A New York street photographer keeps on clicking
Vivian Cherry is nearly 90, but her career is blooming with the publication of her first book.
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Cherry went on to dance at two well-known Manhattan clubs, La Conga and Le Bal Tabarin, then worked as a dancer at a carnival in upstate New York, as a modern dance soloist at The Roxy in Manhattan, and appeared in a Broadway show called "Sadie Thompson."Skip to next paragraph
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But injuries forced her to take a break from dancing, so she found a job as a darkroom assistant at a news photo service.
"It was accidental," she says of becoming a photographer. "All day long, I was looking at these photos, and I thought 'I can do that.' Then a friend gave me a camera, and I took it into the street." One of the photos taken that day is in her new book; it's an intense close-up of a raggedy-looking boy in Hell's Kitchen, laughing.
Though she resumed performing, appearing for a year in a Broadway revival of "Showboat," she notes dryly, "It was just a job. Photography felt more meaningful to me than dancing."
In 1947, she joined the Photo League and studied with its cofounder, Sid Grossman, whose gritty photos of Coney Island and Little Italy she admired. "But even more important was what happened after class," she explains, "everybody going to Sid's loft, talking about photography, looking at each other's work."
The League's documentary approach suited Cherry: She shot photo essays on Navajo and Pueblo Indian health, and on a West Virginia doctor who treated miners, for Scope, a medical publication. But perhaps her most affecting story is "The Fourteen Days of Antoinette," about a city kid going away to a public-sponsored summer camp, commissioned by an ad agency.
Cherry got to choose the child. "I went to this gym, where all the kids were being checked out by doctors," she says, "and saw this little thing" – Antoinette, a dark-haired 10-year-old girl in a dress. "I said, 'She's the one for me.' She had an impish face and was a sensitive child, a softie." Cherry adds: "I wasn't. I was a tomboy."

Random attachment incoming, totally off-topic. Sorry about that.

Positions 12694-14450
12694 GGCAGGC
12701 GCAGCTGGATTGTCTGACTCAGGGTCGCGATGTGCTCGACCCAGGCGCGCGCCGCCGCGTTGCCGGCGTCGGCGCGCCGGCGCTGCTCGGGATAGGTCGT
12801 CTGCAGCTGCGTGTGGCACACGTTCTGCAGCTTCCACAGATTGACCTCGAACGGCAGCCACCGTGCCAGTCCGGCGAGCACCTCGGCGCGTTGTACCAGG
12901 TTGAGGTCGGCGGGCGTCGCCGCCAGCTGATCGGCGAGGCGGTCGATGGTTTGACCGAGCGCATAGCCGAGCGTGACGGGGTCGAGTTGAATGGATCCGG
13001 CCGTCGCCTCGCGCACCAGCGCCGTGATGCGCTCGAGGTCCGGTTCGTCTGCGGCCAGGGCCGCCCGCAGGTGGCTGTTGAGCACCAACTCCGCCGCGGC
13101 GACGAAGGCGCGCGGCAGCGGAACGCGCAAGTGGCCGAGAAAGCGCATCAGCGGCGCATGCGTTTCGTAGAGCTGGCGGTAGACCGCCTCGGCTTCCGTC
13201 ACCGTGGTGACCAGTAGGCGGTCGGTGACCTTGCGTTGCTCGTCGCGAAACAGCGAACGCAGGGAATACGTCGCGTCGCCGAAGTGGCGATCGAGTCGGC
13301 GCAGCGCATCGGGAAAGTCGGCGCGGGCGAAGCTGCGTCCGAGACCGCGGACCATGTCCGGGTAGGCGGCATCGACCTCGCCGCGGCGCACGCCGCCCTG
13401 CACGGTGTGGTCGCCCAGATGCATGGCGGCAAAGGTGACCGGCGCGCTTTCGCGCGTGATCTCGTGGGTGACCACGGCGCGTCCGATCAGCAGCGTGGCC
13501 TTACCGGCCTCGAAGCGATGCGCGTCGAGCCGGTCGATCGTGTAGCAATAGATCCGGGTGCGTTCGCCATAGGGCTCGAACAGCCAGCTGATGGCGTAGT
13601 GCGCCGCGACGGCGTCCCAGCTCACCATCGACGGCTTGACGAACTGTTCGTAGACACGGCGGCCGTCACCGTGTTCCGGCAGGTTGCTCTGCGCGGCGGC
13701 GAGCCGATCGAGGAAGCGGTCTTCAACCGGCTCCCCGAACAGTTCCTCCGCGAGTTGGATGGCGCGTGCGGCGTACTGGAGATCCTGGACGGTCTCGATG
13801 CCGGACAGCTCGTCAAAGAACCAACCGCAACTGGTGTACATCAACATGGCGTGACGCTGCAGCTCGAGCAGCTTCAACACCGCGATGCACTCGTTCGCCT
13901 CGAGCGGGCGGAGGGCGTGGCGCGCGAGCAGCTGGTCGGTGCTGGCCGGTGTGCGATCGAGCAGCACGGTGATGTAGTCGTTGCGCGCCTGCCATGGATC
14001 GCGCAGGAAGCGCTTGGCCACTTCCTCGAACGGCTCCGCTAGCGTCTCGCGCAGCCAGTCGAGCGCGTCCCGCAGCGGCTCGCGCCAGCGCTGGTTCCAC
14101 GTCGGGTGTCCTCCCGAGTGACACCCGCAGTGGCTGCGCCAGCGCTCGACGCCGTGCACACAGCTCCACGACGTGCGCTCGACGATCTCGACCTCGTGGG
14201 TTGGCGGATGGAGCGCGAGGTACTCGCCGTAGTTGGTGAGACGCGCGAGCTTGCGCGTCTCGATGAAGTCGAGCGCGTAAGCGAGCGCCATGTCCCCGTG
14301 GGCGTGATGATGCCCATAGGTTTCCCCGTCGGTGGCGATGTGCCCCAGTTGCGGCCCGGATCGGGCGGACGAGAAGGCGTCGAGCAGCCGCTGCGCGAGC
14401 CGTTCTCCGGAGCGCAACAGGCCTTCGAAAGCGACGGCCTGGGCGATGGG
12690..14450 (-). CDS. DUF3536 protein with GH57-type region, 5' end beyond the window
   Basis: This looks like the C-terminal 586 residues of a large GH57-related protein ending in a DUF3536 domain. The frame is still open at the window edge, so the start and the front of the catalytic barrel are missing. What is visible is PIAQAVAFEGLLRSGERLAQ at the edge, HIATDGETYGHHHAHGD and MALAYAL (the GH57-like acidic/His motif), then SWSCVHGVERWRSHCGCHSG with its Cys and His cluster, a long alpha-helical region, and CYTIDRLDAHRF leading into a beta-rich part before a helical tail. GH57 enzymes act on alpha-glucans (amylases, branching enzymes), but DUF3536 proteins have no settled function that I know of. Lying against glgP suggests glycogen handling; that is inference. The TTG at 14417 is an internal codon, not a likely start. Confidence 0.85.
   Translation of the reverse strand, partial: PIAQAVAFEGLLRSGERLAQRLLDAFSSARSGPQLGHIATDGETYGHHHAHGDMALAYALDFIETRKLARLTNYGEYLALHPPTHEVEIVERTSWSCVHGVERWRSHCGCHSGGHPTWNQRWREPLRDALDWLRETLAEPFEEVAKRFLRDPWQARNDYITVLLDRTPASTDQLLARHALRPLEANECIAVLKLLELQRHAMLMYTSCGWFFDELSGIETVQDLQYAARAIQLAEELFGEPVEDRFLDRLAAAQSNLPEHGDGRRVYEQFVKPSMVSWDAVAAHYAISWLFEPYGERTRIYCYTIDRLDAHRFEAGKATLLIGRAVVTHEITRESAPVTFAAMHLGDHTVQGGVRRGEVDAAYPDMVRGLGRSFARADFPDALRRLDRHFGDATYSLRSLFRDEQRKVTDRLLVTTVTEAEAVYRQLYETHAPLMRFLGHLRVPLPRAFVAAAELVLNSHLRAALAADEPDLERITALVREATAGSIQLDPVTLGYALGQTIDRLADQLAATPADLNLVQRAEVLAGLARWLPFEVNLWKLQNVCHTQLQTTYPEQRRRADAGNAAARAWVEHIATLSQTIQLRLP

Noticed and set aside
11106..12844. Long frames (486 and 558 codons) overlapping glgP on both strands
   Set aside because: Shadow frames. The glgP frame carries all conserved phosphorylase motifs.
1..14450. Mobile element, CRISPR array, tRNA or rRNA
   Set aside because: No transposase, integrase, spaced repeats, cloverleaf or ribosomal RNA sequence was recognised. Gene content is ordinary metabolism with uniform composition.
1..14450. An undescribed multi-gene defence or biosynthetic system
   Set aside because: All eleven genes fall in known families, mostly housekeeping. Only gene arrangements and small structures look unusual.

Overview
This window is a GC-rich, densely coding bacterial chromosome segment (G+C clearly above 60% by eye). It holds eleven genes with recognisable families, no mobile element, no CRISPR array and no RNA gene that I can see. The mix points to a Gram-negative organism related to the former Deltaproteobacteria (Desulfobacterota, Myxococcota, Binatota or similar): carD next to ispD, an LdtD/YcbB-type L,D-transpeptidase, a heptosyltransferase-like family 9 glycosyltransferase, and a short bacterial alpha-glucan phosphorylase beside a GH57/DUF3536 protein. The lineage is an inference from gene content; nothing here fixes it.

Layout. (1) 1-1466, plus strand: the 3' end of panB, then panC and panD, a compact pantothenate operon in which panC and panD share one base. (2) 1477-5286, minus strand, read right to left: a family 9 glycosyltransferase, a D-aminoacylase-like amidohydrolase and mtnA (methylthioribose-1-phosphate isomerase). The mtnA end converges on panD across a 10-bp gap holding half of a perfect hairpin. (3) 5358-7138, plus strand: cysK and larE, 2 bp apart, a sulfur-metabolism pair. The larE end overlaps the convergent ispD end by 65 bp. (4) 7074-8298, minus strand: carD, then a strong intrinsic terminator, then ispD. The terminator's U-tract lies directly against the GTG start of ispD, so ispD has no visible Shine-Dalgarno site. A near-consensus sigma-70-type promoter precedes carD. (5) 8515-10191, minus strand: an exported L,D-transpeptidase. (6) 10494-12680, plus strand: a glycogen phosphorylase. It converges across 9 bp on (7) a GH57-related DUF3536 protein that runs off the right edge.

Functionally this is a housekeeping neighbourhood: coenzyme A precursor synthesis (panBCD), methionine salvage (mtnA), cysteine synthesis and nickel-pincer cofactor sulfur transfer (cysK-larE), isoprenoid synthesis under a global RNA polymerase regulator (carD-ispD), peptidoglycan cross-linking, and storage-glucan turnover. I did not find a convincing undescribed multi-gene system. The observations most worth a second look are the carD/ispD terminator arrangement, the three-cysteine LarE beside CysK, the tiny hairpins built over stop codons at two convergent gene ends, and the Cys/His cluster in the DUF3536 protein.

In this series, Cherry shows the isolation of a child leaving home for the first time: She shot Antoinette in front of her Chelsea apartment, tentatively holding onto a street sign and blowing a bubble, then packing her clothes, and later getting on the Staten Island ferry. "She was very upset, grabbing onto her mom – that was the goodbye," recounts Cherry.
In 1957, Cherry stopped taking photos – as much because her assignments had started to feel routine as because the magazines she'd been working for were folding. Also, she'd given birth to her son, Steven, and didn't want to travel.
During this hiatus, she supported herself and her son doing various jobs, and tried other creative pursuits: "I made a film about Halloween," she says, and she made jewelry and collages, painted and drew. Her 50s were tumultuous, she says: She went through a protracted divorce, her third, and a serious illness.
Then in 1987 – at 67 – she returned to photography. "I was shooting some collages – and I started enjoying it again," she says.
Her work from the late '80s and '90s is drenched in color: An elderly man walks by a mural that's as yellow as a sunflower. A beautiful young woman's tattoos reflect the pale blues and greens of a Japanese print. But she began missing the stark contrast of her old work: "Now I'm back to shooting in black and white," she says with the assurance of someone who has come home.
But Cherry remains restless. Fascinated by new technology, she heads downtown to Apple's Soho store once a week. There, she works with a young musician who is teaching her to use "GarageBand" to score a CD of 30 new images of people riding the subway and bus.
"Some are talking, some are yawning," she says about the passengers in her photos. "I want to write music so people watching will feel the movement of the train.
"So far, it's nothing," she adds. "I'm just playing with sounds and beats. But it's my first try."